An international student in NZ has been scammed out of $7000 in a government impostor – visa scam.

On 14 December the student, Kulwant Gill, was contacted by a caller claiming to be from the Indian High Commission in New Zealand who convinced him to transfer money to an overseas account in order to fix a problem with his visa.

Kulwant recently applied for a “Police Clearance Certificate”. According to the website of the Indian High Commission in New Zealand:

[A] Police Clearance Certificate (PCC) is issued by the High Commission, certifying the person’s criminal record with the Indian police. It is generally required when a person applies for a visa/ permanent residency.

Website of High Commission of India in New Zealand

Building trust

Kulwant said that the scammer gained his trust because:

  • they knew his Police Clearance Certificate application number lodged with the High Commission
  • they knew details about his first arrival in New Zealand in 2016 to pursue studies in business, and
  • they knew the status of his latest student visa extension application with Immigration New Zealand, which had been declined only a few days earlier.

Kulwant said:

My student visa extension application was declined only a couple of days ago, and I had not shared this information with anyone – even my family overseas and my close friends and flatmates.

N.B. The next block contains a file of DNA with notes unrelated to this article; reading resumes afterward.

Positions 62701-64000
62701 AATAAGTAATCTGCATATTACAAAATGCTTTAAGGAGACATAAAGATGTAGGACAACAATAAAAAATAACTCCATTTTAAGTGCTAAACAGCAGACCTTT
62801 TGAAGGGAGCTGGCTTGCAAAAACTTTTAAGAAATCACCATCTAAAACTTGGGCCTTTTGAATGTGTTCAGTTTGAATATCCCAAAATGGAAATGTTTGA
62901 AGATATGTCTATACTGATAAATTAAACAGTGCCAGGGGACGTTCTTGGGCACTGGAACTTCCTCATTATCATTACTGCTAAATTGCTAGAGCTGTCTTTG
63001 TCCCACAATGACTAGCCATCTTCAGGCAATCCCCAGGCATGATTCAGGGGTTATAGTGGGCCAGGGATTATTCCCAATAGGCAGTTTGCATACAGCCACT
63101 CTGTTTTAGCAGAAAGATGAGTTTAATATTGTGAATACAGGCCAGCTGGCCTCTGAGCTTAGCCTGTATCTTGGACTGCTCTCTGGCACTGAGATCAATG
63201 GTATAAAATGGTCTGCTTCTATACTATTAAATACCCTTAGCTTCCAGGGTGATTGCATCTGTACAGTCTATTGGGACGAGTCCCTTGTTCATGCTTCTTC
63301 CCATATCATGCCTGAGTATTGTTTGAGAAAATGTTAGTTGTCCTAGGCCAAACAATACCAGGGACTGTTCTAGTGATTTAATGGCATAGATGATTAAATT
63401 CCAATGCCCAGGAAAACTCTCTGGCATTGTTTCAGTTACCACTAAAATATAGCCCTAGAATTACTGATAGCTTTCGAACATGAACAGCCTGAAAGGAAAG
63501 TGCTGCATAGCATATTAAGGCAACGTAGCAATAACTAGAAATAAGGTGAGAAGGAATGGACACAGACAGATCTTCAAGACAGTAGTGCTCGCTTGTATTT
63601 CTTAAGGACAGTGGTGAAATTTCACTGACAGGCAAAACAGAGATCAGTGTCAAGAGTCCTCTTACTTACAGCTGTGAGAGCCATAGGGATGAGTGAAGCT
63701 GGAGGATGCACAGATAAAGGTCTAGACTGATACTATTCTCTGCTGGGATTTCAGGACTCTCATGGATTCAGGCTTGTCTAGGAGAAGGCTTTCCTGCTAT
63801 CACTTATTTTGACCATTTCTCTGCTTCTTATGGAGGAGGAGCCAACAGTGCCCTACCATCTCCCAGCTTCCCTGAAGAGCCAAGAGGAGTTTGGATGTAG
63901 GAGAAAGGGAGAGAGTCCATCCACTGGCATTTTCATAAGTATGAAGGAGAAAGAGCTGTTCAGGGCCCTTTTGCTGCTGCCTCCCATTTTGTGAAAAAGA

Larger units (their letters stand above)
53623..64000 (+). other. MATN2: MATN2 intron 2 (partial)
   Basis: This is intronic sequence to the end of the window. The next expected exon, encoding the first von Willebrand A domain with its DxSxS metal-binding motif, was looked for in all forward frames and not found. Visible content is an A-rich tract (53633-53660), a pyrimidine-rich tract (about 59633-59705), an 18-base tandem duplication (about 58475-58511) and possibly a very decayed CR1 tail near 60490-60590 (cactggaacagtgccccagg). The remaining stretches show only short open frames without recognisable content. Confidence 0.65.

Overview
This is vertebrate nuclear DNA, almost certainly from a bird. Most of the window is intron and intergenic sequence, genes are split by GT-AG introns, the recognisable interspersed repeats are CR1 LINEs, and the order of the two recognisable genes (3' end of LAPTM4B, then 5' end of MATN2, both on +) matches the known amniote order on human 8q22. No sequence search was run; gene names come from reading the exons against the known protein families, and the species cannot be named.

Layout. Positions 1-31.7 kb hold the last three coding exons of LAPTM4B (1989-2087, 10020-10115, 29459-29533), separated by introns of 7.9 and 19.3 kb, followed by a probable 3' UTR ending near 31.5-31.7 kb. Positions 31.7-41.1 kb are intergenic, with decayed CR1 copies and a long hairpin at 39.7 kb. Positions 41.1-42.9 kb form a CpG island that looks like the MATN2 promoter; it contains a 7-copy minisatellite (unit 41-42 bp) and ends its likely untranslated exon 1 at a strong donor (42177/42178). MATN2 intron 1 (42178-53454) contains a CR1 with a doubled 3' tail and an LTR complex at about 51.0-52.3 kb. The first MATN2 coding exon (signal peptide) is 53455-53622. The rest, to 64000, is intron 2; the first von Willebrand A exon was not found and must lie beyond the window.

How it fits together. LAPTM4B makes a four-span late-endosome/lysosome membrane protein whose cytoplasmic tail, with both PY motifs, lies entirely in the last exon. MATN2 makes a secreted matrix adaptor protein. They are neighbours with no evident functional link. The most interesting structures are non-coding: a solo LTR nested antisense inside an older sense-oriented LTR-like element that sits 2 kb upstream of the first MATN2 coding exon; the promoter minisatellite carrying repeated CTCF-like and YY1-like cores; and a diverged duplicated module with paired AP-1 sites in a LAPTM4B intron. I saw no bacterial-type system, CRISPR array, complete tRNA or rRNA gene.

When the caller told me about the status of my declined visa application, along with the name of the case-officer, I was left with no other choice than to believe him completely.

Kulwant did the right thing and tried to verify the caller’s authenticity by checking the number displaying on his mobile was the same as mentioned on the Indian High Commission’s website. It was.

Creating fear and control

The scammer then warned Kulwant about an alleged “police complaint in New Zealand” that would show up on his police clearance report and put at risk his visa application with Immigration NZ.

The scammer instructed Kulwant to send money by Western Union to an address in Vietnam and promised that this would fix the problems related to the police clearance certificate.

To control Kulwant, and make sure he made the money transfer, the caller said that he should remain on the phone.

Kulwant stayed on the phone with the scammer while he went out, fetched money from the bank, and made two separate transfers of $3775 and $3115.

Photo: Indian Weekender

Indian High Commission Response

On 16 December the High Commission of India in New Zealand issued a warning about scams and spoof calls.

Protect yourself from scams

Knowledge is the best defence.

As an international student, the best way to protect yourself from scams is to ensure you understand the risks and warning signs.

Study Guard can help.

Stay safe – by taking our free course on ‘Scams Targeting International Students‘ today.

It takes about 10 minutes and could save you from becoming a victim of a scam.

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